by Becky T. and Shelly S.
There was some grumbling during the festival that the 26 films in competition were “not that special.” Perhaps this year they were less than just average. However, no one was forced to watch even one film in competition. One could choose among over 350 films, from retrospective (old films) to generational (young people’s films), from documentaries to Perspektive Deutsches Kino (young German directors) or even just go to film discussions and side events without watching a single film. There was also some question as to why a Chinese film was picked as the opening film which did not completely make sense since it is also a growing film market and has its own set of super stars. Something not to grumble about was that for the Teenagers and kids’ films, one can go as a group of five or more and the tickets cost only Euro 2 per person.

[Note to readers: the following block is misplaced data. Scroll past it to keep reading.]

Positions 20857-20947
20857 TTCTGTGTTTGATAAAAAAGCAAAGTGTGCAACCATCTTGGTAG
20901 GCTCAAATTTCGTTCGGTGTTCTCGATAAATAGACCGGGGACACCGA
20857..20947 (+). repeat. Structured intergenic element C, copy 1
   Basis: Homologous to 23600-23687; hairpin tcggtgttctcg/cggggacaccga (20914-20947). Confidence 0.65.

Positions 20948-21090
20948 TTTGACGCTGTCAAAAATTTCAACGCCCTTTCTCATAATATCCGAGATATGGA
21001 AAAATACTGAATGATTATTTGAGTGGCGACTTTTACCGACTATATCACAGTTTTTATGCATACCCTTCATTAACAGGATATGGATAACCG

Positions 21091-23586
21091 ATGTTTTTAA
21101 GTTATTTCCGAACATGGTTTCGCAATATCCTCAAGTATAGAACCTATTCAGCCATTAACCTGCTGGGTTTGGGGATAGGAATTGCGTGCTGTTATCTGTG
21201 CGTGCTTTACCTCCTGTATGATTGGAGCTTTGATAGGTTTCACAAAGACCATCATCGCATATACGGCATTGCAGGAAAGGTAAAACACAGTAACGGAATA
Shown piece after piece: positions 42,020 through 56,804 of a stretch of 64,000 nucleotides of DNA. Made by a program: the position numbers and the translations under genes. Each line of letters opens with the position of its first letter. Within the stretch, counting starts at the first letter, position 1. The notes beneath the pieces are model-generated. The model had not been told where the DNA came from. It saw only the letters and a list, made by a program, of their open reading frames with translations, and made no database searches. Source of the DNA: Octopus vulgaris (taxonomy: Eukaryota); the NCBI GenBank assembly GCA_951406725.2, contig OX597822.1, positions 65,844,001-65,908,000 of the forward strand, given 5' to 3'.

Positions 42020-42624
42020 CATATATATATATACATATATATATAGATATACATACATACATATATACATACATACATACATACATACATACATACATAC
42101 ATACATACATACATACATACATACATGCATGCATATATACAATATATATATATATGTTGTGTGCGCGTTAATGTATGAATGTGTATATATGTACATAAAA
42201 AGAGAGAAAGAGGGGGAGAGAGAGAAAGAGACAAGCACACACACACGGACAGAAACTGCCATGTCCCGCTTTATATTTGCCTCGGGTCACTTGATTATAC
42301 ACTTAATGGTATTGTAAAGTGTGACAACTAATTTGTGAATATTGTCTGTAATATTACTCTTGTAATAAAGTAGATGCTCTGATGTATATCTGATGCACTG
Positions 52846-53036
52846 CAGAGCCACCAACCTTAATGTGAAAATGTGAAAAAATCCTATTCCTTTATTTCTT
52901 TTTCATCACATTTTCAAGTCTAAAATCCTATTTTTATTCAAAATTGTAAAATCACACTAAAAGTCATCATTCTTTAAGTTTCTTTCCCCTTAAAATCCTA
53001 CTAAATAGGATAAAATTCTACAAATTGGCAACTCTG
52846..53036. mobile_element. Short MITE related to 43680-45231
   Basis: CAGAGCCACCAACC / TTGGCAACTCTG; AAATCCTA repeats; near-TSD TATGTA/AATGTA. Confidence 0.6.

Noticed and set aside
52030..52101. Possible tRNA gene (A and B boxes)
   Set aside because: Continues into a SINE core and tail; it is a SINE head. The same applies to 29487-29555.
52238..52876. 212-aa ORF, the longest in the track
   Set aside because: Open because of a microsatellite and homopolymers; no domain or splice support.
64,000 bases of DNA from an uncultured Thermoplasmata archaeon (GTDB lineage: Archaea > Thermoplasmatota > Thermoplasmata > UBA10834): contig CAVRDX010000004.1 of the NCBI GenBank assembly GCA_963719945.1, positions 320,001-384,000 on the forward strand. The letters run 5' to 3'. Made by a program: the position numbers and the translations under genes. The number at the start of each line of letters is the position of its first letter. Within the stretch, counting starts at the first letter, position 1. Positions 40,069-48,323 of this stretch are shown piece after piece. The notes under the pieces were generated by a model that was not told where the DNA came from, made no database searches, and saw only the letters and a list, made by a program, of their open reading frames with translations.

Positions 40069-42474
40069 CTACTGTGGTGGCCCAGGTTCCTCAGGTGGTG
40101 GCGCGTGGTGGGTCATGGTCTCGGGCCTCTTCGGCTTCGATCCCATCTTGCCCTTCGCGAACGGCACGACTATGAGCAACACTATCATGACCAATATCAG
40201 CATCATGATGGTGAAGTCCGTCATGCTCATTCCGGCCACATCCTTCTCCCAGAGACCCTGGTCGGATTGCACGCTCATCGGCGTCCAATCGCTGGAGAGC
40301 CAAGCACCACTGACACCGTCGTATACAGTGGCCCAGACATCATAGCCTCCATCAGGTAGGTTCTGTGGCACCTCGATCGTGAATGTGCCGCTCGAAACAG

This year there were more sub categories such as Gala (Metropolis), Special, Birthday. What is the thinking behind this? Were the films too late for competition? Are they no longer “new,” i.e., have already played outside their country of origin? Do we need them anyway so that their stars can walk the red carpet, which doesn’t always work. For example, Nine was shown as a “birthday” film, but no one, not Daniel Day Lewis or Penelope Cruz or Nicole Kidman, etc., came. The most frequently recommended films, The Son of Babylon by Mohamed Al-Daradji and Eu Cand Vreau Sa Fluier, Fluier (If I want to whistle) by Florin Serbin, both ended up winning prizes.